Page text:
‘Awkwardness’ is inevitable; the word is ingrained in our lingo, our go-to response in the face of any situation that raises a blush or two, not to mention that we’re at an ‘awkward’ transition in our lives: ‘hormonal’, some might say, as we try and discover who we are. Yet, calling all ‘university romances’ ‘mistakes’ doesn’t seem right; it puts too much pressure on us to make sure everything works out, that everything must be ‘perfect’, lest we become romantic failures. Instead of forever, why shouldn’t we just enjoy the whirlwind of for now?
Over the last year my idealism has slowly been replaced with realism; not even fiction can fill the void of my hopeless romanticism. My rose-tinted spectacles, a joint present from my mum and the media, convinced me that I was going to meet my ‘other half’ at university (and 25% do*), and if the shrills of ‘only two more years left to find a husband’ at the end of my last swap are anything to go by, this seems to be the consensus.
Say you do meet ‘the one’ – then what? You’d think that the concept of fidelity would be easy to grasp, but many relationships have already succumbed to the temptation of the greener grass of someone else’s hooha. I could easily throw in a few banal analogies of swap situations of ‘x’ sleeping with ‘y’ while ‘z’ fancied ‘y,’ so now ‘z’ thinks ‘x’ is an ‘f+u’ and ‘xyz’ will never speak again without that looming presence of ‘awkwardness’. It’s only a by-product of romantic interaction. After all, who could ever keep a straight face knowing they’d not only slept with their college wife and sister, but their grandchildren too?
Shared moments of intimacy inevitably result in some kind of discomfort. That’s not to say, however, that my dating history hasn’t been extensive: Donne, Hardy, Dickens, good ol’ Shakespeare, even dabbling in a bit of Nietzsche and Freud (…), but alas!- things become ‘awkward’ when work mixes with play as relationships can apparently be graded too: I remember being told that I’d ‘gone from a 2.1 to a fail in terms of communication’. This sort of low-blow would naturally result in tears, and it was the end of another relationship. Yet when the only emotion you feel is limited to the appreciation of their wit (who doesn’t love an educational pun, eh), mixed with the stress of a deadline, you know something was off anyway, and that awkwardness is not far behind.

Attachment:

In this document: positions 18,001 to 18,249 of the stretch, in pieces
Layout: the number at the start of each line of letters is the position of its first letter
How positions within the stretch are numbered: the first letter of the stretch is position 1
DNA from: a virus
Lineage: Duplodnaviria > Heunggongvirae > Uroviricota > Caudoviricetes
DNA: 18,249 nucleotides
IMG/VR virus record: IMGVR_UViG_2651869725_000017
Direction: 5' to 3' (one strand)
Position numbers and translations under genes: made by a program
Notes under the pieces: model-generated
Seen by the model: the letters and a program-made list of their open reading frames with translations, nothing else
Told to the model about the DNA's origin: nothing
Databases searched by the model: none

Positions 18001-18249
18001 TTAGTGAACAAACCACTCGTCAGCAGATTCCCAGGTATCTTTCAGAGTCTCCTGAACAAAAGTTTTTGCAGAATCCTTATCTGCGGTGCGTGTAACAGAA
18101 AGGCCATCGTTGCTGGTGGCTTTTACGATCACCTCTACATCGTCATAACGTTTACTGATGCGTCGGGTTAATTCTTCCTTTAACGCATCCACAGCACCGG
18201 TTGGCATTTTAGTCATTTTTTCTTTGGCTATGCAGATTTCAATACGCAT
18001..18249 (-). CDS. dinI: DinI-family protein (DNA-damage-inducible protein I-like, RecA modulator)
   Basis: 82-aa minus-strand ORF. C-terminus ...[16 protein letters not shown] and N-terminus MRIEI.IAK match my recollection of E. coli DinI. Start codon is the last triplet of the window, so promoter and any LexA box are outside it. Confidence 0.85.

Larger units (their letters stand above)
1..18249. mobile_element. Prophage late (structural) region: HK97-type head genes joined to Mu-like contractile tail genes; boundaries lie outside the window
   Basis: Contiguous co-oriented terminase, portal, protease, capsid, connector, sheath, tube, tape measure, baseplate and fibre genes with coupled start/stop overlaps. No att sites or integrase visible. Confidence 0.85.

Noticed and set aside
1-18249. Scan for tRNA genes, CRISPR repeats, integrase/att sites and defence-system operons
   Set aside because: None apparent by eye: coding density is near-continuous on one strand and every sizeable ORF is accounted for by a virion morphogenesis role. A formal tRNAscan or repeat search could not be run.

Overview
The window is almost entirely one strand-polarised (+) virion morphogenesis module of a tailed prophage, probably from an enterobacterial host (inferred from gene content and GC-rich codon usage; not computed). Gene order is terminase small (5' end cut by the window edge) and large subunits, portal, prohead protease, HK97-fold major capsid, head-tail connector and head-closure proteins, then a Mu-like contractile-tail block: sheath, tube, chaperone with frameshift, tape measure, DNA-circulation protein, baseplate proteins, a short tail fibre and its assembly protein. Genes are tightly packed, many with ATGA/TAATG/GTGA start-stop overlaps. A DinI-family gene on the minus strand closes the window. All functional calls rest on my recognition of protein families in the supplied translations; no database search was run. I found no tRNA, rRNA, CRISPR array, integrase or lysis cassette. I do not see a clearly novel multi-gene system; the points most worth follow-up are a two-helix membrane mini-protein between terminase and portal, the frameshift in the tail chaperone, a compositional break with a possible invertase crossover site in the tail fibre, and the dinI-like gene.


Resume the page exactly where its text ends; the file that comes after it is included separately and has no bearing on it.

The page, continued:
It’s a typical conundrum: people outside of the ‘bubble’ can’t relate to our university experience; terms are intense and relationships either fail or flourish with the distance. As a third year law student at Homerton put it, ‘relationships at Cambridge are merely a matter of convenience’, and so we are pushed into assessing if they’re worth the extra effort.
Having said this, I still wouldn’t call past romances ‘mistakes.’ I choose to view them as misunderstandings rather than errors; every date, or relationship is just another step in the process of figuring out what it is that I want and value in a relationship, and so it becomes a ‘learning curve’ of sorts. Of course, mistakes can also lead to pessimism but cynicism aside, I’m too young to dwell on all the negatives. I’ve learnt that Tinder is shit, and have decided to jump off the virtual bandwagon before things get out of hand. I’ve learnt that with the right person, I can be selfless, but that I want a best friend, a like mind. More so, that rocking up to your 9am supervision workless and teary because of ‘heartbreak’ doesn’t quite tick the box in terms of excuses: you learn to deal with it and move on.
So the question remains: ‘when and where?’ College is a no-go hunting ground (warning to upcoming freshers/third years), in first year you’re supposedly meant to go ‘wild’, in second year you’re bogged down with a doubled workload, and in third year you flee the bubble; any chance of establishing a meaningful relationship seems futile from the outset.
This would, however, be a prime example of overthinking; also known as romantic sabotage. It doesn’t matter if you’ve met them, if you haven’t, if they’re next door, or at Girton; these experiences should be seen as positive, if only a few months (or years) down the line- as a part of growing up and the university experience. With that in mind, perhaps there’s a stronger claim to my Dad’s argument, expressed whilst hacking into a steak, that I ‘won’t meet the one during three years as an undergraduate, but at a reunion, ten years later’.
Guess I’ll see you then.